Because most philosophies that frown on reproduction don't survive.

Friday, August 03, 2012

If You Can Get It - 2

It turns out that I'm not the only one who had the idea of doing NaNoWriMo in the summer: NaNoWriMo did as well and they set up Camp NaNoWriMo to that purpose. So I went and signed up so I can get my cool little web badge if I finish on time. Though I continue to run a bit slower than I should given the goal: 990 more words tonight for a total of 1921 towards the 50,000 total.

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Final cup of coffee and perusal of the paper completed, Kristy went out down the back stairs, from the kitchen to the garage under the condo, thus avoiding the sleeping intruder as she left for her run. She returned the same way, and heard no evidence that her sister had awakened as she slipped back into the master bedroom. When she emerged again after her shower, feeling damp but virtuous, she ventured back into the living room and saw that Katie remained motionless on the sofa: her head under the cushion, one leg hanging off onto the floor, plaid bottom in the air, as if the couch were some monster that had paused half-way through consuming its victim.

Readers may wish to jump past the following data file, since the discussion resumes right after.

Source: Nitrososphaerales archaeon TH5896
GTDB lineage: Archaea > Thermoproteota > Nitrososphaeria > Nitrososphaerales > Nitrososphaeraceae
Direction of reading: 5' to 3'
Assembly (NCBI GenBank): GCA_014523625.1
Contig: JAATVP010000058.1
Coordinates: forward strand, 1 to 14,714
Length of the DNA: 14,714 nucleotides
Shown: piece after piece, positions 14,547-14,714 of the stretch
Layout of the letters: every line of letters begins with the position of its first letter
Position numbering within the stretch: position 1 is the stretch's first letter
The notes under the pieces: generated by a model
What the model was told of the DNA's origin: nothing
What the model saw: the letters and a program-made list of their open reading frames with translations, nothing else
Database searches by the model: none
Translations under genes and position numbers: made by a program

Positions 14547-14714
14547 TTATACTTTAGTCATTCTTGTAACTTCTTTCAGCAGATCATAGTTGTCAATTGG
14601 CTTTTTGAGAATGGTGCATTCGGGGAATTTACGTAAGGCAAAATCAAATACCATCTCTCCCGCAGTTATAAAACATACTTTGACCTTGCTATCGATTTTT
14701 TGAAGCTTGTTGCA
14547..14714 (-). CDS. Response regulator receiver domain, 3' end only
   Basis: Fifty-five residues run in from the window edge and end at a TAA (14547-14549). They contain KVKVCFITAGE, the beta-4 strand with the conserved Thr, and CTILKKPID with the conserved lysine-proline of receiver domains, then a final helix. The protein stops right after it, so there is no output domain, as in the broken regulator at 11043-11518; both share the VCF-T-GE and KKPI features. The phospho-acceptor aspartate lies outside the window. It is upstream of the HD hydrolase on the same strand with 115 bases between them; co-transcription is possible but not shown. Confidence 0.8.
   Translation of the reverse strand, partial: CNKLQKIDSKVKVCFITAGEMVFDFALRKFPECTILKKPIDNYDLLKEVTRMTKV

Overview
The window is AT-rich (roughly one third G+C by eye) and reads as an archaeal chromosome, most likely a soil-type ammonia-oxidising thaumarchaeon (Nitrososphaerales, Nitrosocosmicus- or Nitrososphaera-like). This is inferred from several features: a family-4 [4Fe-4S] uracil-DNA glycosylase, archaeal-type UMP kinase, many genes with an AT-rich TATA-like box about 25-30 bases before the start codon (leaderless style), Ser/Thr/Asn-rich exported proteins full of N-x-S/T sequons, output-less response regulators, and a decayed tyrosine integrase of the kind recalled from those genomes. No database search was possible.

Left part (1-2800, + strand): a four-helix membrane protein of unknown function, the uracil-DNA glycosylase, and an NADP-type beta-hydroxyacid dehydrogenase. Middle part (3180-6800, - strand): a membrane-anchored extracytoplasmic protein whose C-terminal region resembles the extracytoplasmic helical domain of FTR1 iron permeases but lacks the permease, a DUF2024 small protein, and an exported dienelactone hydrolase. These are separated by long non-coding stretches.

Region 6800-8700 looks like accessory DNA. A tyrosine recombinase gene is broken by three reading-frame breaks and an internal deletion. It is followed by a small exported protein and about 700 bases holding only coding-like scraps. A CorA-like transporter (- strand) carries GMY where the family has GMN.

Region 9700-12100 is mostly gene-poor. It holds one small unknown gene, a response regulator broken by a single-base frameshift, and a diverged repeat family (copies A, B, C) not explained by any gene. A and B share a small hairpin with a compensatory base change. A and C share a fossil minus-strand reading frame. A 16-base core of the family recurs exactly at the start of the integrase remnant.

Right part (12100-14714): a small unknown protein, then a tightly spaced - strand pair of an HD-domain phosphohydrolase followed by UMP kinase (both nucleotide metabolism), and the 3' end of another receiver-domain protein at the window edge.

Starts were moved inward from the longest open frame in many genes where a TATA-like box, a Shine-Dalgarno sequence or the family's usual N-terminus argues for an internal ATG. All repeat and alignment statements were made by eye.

Nonetheless, her presence somehow constituted an obstacle to the planned lazy day. The couch and its occupant continually drew her eye, and Kristy found herself cleaning the condo, moving the filing cabinet out of the spare bedroom, shifting books off its shelf and onto the one in her own room, and generally reorganizing to accommodate two rather than one. Memories of the first weeks after Kevin had finally moved out came back to her. Then the sense of “no one else here” had been overpowering. However increasingly unwelcome that presence had been in the final months, the lack of it, after three years, had been palpable, and she had cleaned, replaced furniture, re-organized and redecorated until she now longer expected to see him sprawled in the recliner or crouched over a cup of coffee in the kitchen. Now “some one else here” seemed to radiate through the condo, and she felt the need to deconstruct the order which had been hers and hers alone, rather than allow the presence of a new resident to violate that order.

Six o’clock found Katie still asleep and Kristy sitting in one of the armchairs opposite the couch, staring at her phone. She called The Mandarin’s Garden first and ordered dinner. Their “Should be there in twenty-five minutes,” promised a clear end point to the necessary conversation. Then called her parents.

Her father answered.

“Hey, Dad. It’s Kristy.”

“Hi there, sweetie. It’s been a while. How are things at work?”

“Oh, you know. Busy. Katie showed up here this morning.”

“I’m glad she got in safely. I’ll get your mother for you.”

“Dad, wait. What—”

“I know your mother wants to talk to you about Katie.”

“And the Cubbies are playing?”

“Sixth inning and down by three against the Phillies.”

“Alright, Dad.”